Good news if you use arbitration agreements: They apply to former employees who claim retaliation based on protected activity. The potential result: You’re less likely to wind up defending a lawsuit in federal court.
Recent case: When Lisa McQueen-Starling, who is black, lost her job in a reduction in force, she thought the reason might be discrimination. She tried to sue, but the case went to arbitration, under the terms of an agreement she had signed.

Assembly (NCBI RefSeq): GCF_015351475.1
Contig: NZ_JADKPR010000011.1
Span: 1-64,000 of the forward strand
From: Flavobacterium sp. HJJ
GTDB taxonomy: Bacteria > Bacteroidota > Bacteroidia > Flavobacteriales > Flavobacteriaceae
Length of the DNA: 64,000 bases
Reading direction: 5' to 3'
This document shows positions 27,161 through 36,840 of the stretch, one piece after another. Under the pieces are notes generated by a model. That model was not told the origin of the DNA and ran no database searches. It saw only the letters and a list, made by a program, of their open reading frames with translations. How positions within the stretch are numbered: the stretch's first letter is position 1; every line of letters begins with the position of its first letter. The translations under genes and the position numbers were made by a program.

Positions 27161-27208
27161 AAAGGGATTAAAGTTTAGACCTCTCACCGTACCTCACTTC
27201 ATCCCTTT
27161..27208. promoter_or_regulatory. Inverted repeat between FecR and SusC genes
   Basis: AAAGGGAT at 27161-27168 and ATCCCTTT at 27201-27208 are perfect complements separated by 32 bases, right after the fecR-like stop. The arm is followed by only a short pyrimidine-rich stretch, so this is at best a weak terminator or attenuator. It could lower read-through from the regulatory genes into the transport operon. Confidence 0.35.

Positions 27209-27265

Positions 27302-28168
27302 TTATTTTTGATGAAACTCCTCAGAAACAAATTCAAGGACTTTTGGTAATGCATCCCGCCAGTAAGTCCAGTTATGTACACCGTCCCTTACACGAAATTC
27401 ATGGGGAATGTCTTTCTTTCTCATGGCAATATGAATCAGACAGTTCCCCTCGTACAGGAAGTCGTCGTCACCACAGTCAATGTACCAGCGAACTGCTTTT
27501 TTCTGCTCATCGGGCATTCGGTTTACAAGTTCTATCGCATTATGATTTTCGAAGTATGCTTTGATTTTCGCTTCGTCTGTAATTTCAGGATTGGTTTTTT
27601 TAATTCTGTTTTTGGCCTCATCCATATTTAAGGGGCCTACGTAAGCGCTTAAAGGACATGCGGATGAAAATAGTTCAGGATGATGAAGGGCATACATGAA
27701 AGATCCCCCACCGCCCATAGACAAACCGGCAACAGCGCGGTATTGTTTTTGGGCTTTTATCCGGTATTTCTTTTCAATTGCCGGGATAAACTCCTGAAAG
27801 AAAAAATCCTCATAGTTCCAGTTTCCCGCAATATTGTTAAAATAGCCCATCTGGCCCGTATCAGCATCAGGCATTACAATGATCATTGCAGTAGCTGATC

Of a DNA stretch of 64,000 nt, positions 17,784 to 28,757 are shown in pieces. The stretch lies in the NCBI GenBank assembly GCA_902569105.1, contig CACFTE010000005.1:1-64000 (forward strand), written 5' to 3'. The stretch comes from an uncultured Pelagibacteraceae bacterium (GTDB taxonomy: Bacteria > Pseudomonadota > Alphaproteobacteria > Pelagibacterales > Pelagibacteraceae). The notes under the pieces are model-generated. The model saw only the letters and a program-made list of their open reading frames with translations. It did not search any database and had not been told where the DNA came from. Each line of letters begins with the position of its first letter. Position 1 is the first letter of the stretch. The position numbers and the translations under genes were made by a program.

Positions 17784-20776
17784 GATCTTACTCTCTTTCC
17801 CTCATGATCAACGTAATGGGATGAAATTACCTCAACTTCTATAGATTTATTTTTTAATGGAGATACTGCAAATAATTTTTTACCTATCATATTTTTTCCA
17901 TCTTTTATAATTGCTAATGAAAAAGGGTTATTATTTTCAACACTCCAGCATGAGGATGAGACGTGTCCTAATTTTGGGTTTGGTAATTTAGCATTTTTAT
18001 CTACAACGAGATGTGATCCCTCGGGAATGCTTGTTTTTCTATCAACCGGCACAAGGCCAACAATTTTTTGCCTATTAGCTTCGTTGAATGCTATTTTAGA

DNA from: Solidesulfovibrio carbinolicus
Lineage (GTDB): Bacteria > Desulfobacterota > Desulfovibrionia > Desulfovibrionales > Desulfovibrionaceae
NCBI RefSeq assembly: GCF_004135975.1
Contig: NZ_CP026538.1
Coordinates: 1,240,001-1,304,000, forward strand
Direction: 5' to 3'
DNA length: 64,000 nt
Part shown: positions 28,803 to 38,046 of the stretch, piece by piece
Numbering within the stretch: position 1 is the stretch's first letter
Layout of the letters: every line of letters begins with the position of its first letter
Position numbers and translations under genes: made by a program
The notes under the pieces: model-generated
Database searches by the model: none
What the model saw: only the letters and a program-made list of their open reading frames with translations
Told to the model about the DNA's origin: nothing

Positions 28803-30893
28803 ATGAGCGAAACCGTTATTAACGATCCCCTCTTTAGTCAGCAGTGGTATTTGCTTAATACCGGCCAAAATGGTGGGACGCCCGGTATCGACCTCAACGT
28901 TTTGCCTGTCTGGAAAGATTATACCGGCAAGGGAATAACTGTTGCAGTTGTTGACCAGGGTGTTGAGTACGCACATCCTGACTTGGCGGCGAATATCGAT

When her former boss didn’t recommend her for another job, McQueen-Starling tried to add a retaliation claim. The arbitrator ruled that her former supervisor didn’t retaliate, but had a legitimate reason for refusing to recommend her.
She tried to take the case to federal court, but the judge said the arbitrator was within the law when he handled the claim in arbitration. (McQueen-Starling v. United Health Group, No. 08-Civ-4885, SD NY, 2011)
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